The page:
How Not to Become a Foreign Spy
Glenn Shriver had panicked. He was at the CIA headquarters for a job interview in May 2010. He was sitting in a chair undergoing a lie detector test. The questions were simple: Have you ever met with a representative of the Chinese regime? Did they give you money?
Shriver lied. Then he took a break. Then he came back and told the person conducting the interview he was no longer interested in the job. He went to catch the first plane back to China. He was arrested while boarding the flight.
The story of Glenn Duffie Shriver is now used by the FBI in educating people on how not to get recruited as a foreign spy while traveling abroad.
The FBI used to air a video re-enactment of Shriver’s story privately at universities or during presentations. That video, “Game of Pawns,” is now available for everyone to watch on the FBI YouTube channel. The FBI accompanied the release with new public information on how foreign spy agencies target students studying abroad.
“I think it’s very commendable. I’m pleased that the FBI has done it,” said Edward T. Timperlake, a former Department of Defense liaison to the National Counterintelligence Executive Committee, in a telephone interview. “The young man explained it well: You lead a sheltered life in American society. You can get along being bright and qualified, and never see the malicious, ugliness of a foreign government targeting you to exploit you as a human being for their political agenda. It’s a wake up call.”
More than 280,000 U.S. students studied abroad last year, says the FBI website, and these students are often developing skills that U.S. private industries and government employers are interested in.
The government and corporate interest in these students then makes them targets for foreign intelligence agents as they look for candidates they can transform into insiders in targeted industries or government agencies.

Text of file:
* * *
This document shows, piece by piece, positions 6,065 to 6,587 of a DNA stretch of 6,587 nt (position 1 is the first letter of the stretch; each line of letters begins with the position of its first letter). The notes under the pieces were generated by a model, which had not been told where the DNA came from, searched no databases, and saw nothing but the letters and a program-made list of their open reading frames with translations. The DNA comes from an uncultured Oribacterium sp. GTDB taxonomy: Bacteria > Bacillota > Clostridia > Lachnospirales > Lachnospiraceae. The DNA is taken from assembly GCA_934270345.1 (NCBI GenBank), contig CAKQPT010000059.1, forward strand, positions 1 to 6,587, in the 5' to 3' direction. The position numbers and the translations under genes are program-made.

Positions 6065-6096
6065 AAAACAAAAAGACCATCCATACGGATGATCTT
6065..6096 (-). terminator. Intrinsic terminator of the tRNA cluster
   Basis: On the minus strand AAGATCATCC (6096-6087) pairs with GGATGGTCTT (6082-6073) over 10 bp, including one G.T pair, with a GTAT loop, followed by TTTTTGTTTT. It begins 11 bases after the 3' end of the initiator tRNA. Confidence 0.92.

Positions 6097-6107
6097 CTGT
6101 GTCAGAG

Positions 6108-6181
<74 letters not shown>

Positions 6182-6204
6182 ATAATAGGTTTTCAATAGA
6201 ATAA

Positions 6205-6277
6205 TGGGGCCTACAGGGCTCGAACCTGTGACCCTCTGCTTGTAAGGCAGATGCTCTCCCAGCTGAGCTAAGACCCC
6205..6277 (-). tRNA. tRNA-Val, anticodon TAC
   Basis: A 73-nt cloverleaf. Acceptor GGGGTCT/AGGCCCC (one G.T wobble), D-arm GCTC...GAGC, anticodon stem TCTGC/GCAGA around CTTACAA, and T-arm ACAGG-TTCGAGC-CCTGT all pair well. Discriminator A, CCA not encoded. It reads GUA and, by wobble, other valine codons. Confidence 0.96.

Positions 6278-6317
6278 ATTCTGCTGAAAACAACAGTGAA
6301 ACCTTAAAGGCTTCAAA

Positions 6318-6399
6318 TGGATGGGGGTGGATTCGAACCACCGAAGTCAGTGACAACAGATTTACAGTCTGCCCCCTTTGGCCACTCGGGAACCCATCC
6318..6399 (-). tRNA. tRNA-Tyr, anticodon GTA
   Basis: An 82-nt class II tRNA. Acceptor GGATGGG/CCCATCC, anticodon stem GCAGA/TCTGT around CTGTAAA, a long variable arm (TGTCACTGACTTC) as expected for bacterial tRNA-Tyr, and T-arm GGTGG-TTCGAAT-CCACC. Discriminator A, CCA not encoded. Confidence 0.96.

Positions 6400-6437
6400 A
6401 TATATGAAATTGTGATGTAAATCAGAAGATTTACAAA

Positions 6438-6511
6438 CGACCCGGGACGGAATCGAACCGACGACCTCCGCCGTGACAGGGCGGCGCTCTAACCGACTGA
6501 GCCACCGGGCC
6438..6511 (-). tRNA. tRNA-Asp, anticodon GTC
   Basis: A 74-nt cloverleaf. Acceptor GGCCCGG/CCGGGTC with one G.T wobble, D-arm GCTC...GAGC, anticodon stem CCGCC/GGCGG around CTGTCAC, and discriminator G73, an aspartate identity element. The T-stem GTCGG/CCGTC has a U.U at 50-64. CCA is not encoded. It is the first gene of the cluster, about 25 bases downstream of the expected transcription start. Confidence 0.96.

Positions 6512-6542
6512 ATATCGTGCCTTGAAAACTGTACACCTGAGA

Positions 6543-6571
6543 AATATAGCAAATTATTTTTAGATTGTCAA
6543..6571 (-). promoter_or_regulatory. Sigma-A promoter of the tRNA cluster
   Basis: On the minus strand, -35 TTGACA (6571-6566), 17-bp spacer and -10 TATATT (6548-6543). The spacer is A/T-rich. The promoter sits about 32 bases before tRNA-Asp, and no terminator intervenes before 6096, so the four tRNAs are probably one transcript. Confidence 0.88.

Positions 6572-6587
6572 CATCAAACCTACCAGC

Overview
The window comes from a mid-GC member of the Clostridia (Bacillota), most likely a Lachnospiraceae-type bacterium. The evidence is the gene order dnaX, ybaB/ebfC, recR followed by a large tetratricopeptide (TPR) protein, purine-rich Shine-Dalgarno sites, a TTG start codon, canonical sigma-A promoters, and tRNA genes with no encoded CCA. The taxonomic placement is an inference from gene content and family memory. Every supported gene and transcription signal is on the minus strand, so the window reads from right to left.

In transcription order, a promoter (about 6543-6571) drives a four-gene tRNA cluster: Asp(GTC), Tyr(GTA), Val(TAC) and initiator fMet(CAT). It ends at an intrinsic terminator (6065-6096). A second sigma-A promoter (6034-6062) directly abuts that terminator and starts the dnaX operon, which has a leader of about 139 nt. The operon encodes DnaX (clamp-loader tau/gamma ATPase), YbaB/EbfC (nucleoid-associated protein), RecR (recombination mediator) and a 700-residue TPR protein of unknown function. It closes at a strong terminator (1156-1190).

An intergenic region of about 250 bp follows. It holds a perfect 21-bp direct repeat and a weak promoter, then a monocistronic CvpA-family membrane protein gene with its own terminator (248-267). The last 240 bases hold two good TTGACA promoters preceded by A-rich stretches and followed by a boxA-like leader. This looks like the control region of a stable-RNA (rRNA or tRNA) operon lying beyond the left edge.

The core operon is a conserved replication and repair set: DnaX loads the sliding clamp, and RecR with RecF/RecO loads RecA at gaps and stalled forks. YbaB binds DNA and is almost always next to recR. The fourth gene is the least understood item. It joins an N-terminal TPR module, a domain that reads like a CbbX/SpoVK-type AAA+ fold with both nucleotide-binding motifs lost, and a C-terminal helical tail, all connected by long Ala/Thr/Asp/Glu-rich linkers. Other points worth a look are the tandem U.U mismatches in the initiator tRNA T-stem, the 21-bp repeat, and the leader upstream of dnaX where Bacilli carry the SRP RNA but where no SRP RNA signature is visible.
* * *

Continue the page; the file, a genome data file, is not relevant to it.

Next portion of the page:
According to the FBI website, the agency “has ramped up efforts to educate American university students preparing to study abroad about the dangers of knowingly or unknowingly getting caught up in espionage activities.”
Along with this new effort, they released their video retelling the story of Shriver and note, “We’d like American students traveling overseas to view this video before leaving the U.S. so they’re able to recognize when they’re being targeted and/or recruited.”
Shriver pleaded guilty on Oct. 22, 2010, to conspiring to provide national defense information to spies in the Chinese regime. The 28-year-old was later sentenced to four years in a federal prison.
Shriver was studying abroad in Shanghai in 2004, when he began meeting with three people claiming to be from the Chinese government. They praised him. They gave him more than $70,000 in three separate payments. They said they wanted to help him in his studies.
Then they asked him to apply for a job at the CIA, which then led to his arrest.
It turned out Shriver’s new friends were intelligence agents for the Chinese Communist Party. Had Shriver stepped out of line, they were prepared to blackmail him.
The FBI video ends with a recording of the real Shriver in prison. “They say everyone has their price,” he tells the camera. “When you’re being told you don’t have to do anything about it. ‘We just want to be your friends. Here’s $10,000. No big deal.’ That’s hard to say no to.”
Timperlake, the former Defense official involved in counterintelligence, said that the threat from Chinese espionage activities is “significant” for the United States, partly because of the nature of PRC spycraft. “This isn’t the old Cold War. It’s come one, come call. It’s ubiquitous, and they just keep doing it.”
America is a “very trusting society,” Timperlake said. “We have that in our DNA, as an open and free society, thinking the best of people. Education is the way to inoculate people against the threat.”
The message of it all is simple: Don’t become a foreign regime’s pawn in the game of global espionage.
With reporting by Matthew Robertson